About this Research Topic
The concept of neural plasticity has led to investigation into advanced techniques for altering brain activity in a therapeutic direction. This has started with approaches like cognitive rehabilitation, occupational and, speech therapies which has now advanced towards more advanced strategies. These have included the study of the functional assessment of brain activity, to appreciate regions of the brain related to specific clinical problems, and how these might be ameliorated. Related to this, there have been the developments of various approaches towards altering neurophysiology directly through non-invasive and only partially invasive strategies. These have included what is now referred to neurofeedback and several other neuromodulation strategies including slow cortical potentials, transcranial magnetic stimulation, transcranial direct current simulation, and even deep brain stimulation. Many of these have been reviewed in our recent text (see Coben, R., & Evans, J. R. (2011). Neurofeedback and neuromodulation techniques and applications. Amsterdam: Elsevier/Academic Press.). As such, there is increasing empirical support that these techniques can have significant therapeutic impact for various neuropsychiatric disorders including ADHD, Autism, Depression, Anxiety and many others. This Research topic in Frontiers in Human Neuroscience will address these applications of Applied Neuroimaging, Neuromodulation and Neurfeedback applications for persons impacted by Autism Spectrum Disorders and their related symptoms.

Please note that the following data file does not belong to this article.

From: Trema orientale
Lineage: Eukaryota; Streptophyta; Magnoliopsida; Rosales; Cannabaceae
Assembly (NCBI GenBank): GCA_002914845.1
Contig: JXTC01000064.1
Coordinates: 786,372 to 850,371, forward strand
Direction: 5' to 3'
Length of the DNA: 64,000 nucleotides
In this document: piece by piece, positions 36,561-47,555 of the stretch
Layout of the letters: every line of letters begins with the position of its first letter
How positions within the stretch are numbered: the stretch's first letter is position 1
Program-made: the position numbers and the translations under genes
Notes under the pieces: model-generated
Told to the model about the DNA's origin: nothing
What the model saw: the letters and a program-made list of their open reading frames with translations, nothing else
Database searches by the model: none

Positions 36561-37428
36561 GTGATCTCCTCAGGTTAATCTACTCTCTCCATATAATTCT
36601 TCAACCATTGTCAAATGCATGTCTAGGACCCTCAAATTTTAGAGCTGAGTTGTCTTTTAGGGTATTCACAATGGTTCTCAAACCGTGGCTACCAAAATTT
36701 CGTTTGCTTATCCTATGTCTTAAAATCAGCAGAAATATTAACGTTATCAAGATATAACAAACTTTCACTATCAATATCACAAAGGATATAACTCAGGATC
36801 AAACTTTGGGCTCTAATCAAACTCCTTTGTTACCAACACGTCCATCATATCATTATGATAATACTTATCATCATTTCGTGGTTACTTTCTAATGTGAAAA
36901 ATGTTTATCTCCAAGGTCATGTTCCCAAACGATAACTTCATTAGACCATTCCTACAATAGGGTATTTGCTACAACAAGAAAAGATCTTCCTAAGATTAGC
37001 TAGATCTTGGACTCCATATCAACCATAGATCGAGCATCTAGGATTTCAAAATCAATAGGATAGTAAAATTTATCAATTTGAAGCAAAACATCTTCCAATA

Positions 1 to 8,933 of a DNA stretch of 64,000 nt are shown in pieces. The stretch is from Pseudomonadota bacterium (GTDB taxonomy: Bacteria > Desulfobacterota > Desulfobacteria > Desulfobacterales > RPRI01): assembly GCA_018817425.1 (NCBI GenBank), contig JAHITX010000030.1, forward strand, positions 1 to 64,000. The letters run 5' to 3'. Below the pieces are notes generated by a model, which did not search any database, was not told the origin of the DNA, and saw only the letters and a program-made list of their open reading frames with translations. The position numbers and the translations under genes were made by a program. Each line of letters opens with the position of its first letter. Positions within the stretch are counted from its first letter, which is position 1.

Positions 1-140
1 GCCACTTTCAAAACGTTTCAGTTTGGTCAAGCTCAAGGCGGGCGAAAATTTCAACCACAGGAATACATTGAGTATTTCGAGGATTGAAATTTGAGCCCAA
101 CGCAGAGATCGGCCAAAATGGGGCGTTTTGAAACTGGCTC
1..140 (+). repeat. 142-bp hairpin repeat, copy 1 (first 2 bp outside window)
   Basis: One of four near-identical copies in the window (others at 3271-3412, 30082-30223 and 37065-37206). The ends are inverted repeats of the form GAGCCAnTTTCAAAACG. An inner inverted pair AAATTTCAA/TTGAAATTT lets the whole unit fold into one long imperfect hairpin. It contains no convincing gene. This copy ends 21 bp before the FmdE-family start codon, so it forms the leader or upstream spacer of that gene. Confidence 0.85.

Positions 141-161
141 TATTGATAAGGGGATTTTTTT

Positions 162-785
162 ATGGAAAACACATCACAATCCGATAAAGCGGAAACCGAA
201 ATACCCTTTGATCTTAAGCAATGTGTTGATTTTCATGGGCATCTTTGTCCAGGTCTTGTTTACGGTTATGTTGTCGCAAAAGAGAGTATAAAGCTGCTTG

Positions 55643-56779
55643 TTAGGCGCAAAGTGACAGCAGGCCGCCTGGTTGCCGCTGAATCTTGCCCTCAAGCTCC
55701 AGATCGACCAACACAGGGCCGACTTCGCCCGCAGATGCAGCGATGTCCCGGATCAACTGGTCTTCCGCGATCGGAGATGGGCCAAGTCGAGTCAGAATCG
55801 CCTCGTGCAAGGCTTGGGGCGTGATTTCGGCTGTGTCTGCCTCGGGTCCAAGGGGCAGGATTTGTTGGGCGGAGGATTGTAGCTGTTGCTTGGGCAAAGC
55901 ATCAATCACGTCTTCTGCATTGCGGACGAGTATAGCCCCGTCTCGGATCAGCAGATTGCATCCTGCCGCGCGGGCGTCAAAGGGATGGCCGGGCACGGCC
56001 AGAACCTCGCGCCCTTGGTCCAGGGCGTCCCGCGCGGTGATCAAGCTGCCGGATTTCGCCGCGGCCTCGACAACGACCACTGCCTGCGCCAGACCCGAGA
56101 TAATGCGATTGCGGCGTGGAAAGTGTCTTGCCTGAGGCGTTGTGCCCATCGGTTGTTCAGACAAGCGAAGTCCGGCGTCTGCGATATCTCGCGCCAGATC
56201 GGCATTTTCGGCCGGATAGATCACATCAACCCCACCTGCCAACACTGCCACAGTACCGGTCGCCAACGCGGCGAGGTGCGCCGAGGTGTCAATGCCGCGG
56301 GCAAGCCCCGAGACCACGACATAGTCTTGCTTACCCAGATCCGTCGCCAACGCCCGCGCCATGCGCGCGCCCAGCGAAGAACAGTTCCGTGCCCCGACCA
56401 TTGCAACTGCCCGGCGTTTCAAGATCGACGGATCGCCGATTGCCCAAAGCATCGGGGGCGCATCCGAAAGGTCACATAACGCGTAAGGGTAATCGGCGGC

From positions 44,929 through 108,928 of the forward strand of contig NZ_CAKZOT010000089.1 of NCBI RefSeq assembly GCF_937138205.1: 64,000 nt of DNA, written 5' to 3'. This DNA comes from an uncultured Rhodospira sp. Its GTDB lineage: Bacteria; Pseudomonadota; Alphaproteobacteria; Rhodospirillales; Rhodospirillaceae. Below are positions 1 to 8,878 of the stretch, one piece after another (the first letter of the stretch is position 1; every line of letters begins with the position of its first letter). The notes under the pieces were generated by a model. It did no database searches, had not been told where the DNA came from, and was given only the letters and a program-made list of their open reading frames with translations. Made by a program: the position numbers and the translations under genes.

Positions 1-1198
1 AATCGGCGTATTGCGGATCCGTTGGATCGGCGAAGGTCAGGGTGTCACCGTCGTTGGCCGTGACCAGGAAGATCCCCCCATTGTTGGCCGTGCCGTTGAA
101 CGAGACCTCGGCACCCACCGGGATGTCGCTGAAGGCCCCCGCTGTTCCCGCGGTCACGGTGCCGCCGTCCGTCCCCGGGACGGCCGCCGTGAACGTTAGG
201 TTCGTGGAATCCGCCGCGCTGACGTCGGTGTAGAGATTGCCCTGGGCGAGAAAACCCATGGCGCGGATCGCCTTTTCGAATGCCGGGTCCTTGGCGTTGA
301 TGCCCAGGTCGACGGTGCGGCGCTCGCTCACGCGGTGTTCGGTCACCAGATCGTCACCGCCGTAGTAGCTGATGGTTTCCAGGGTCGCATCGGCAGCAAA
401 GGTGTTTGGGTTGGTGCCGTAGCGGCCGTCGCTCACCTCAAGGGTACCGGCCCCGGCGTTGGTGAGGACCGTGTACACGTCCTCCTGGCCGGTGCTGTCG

Specifically, we wish to include articles related to:
• Uses of functional neuroimaging techniques (i.e., fMRI, SPECT, QEEG, ERP, sLoreta) in the assessment of ASD. There will be a specific emphasis on measure of connectivity in this population.
• Empirical research demonstrating efficacy of neurofeedback as an intervention for ASD.
• Novel and new approaches to neurofeedback are also sought including those related to loreta neurofeedback, neural connectivity models, slow cortical potentials and other advanced strategies.
• Uses and evidence for the application of rTMS in the treatment of ASD.
• Evidence-based research related to TDCS for ASD.
• We seek applications that may be specific for pediatric populations, and will also accept those related to autistic adults.
Important Note: All contributions to this Research Topic must be within the scope of the section and journal to which they are submitted, as defined in their mission statements. Frontiers reserves the right to guide an out-of-scope manuscript to a more suitable section or journal at any stage of peer review.